What United States Tennis Association officials didn’t count on was the constant hum of people ordering food in an open-air arena, and chatting over meals at umbrella-covered tables that are a stone’s throw from the court.
U.S.T.A. officials also were ill-prepared for the chaos when a large number of fans were leaving one match by descending one of two sets of staircases at the same time as spectators were trying to ascend them for the next match.
“This is all trial by fury,” said Zausner, the chief operating officer of the National Tennis Center, who plans to make immediate adjustments, like designating sections of the staircases for separate up-and-down travel. “We’re learning people’s traffic patterns and changing things to accommodate them. We don’t want to wait until next year. We want to fix things now.” CINDY SHMERLER
Tuesday’s Top Story Lines
• At this time last year, Novak Djokovic had shut down his season because of an elbow injury. After a ragged return to tour in January, Djokovic seems to be back in the form that led him to 13 Grand Slam titles, including two at the Open. He won Wimbledon last month and claimed a top hardcourt title in Cincinnati last week. Djokovic plays Marton Fucsovics on Tuesday afternoon at Arthur Ashe Stadium.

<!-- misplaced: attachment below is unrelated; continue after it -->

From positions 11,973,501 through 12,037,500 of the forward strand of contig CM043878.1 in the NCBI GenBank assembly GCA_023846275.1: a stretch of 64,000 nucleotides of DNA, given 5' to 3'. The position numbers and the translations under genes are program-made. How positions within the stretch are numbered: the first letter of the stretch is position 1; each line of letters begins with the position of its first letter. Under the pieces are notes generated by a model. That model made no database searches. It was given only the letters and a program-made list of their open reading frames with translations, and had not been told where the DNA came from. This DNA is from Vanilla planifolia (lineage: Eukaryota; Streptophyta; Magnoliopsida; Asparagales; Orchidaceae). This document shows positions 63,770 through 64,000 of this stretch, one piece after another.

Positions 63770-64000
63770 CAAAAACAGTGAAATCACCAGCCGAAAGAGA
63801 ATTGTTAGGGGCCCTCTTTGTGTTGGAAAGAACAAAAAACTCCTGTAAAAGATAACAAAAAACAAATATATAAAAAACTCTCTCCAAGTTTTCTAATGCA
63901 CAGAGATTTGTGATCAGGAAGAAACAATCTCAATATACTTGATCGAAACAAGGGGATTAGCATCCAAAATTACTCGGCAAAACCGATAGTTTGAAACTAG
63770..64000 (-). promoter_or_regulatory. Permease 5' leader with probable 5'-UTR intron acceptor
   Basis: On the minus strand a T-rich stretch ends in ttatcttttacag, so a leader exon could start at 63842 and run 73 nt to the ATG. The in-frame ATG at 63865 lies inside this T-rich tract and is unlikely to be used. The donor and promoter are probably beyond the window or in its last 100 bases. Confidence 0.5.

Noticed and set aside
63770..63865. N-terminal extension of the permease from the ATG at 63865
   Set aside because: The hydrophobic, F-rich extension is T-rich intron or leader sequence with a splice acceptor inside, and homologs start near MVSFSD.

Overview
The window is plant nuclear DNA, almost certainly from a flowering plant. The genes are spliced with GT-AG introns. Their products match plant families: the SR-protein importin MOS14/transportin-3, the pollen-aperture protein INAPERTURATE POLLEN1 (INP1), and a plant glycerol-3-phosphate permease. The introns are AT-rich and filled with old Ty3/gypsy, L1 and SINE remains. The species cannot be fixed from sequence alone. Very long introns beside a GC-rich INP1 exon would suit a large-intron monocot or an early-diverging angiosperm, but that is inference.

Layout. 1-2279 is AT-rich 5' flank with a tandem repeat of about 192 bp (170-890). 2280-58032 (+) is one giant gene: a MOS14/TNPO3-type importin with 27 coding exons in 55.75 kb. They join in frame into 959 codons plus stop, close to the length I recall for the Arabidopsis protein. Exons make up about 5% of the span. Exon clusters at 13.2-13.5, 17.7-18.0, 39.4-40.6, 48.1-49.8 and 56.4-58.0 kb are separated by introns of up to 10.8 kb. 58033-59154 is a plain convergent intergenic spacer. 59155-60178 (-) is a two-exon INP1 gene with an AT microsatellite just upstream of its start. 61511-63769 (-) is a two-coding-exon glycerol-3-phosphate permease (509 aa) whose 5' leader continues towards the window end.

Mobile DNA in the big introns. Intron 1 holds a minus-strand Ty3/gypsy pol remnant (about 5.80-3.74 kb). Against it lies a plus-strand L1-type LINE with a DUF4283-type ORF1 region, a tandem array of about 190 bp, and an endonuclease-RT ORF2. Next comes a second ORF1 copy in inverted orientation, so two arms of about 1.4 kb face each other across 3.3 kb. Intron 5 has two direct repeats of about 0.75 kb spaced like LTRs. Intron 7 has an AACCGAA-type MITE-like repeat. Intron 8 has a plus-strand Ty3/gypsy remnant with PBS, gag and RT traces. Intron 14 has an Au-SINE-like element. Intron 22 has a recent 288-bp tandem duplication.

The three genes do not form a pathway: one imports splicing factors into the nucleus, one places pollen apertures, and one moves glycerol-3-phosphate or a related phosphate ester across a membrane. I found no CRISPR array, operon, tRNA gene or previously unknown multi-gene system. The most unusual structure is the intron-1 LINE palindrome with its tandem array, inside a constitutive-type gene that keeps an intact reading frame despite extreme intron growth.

• A handful of players have announced that the Open will be the final major tournament of their careers. The list includes Mikhail Youzhny of Russia and Julien Benneteau of France, two 36-year-olds who are scheduled to play on Tuesday.
• Four times this year Peter Polansky, a 30-year-old Canadian, lost in the final round of qualifying for a Grand Slam event, and four times he was able to enter anyway, drawn to a replace a late-withdrawing player.
He thus completed the first calendar-year Grand Slam of being a lucky loser. Polansky’s luck did have its limits. He lost his first-round match at the year’s first three majors, and he has to face fourth-seeded Alexander Zverev in the first round on Tuesday afternoon at Louis Armstrong Stadium.
• After losing in the first round of the 2011 French Open, Patty Schnyder retired. But in July 2015, about eight months after giving birth to her daughter, she returned to the tour, reinvigorated by a new outlook and a new baby. And after three years of steadily climbing the rankings, Schnyder, 39, finally made it back into a Grand Slam main draw. She plays Maria Sharapova, the No. 22 seed and 2006 Open champion, on Tuesday night.
• A year ago, Julia Glushko was going to quit tennis. But after three qualifying wins in three days last week, Glushko earned a first-round meeting against 62nd-ranked Monica Niculescu on Tuesday. The Times’ Marc Stein had a courtside seat to Glushko’s qualifying journey.
Gendler Brothers’ Matches to Watch
For the first time since 1999, the Bryan Brothers aren’t playing together at the US Open. To fill the void, the Gendler brothers — Dan and Max — will preview all the action at this year’s tournament. They’re active amateur players and have been going to the Open together for the better part of the last 15 years. Here they discuss their favorite matches for Day 2.
Frances Tiafoe vs. Adrian Mannarino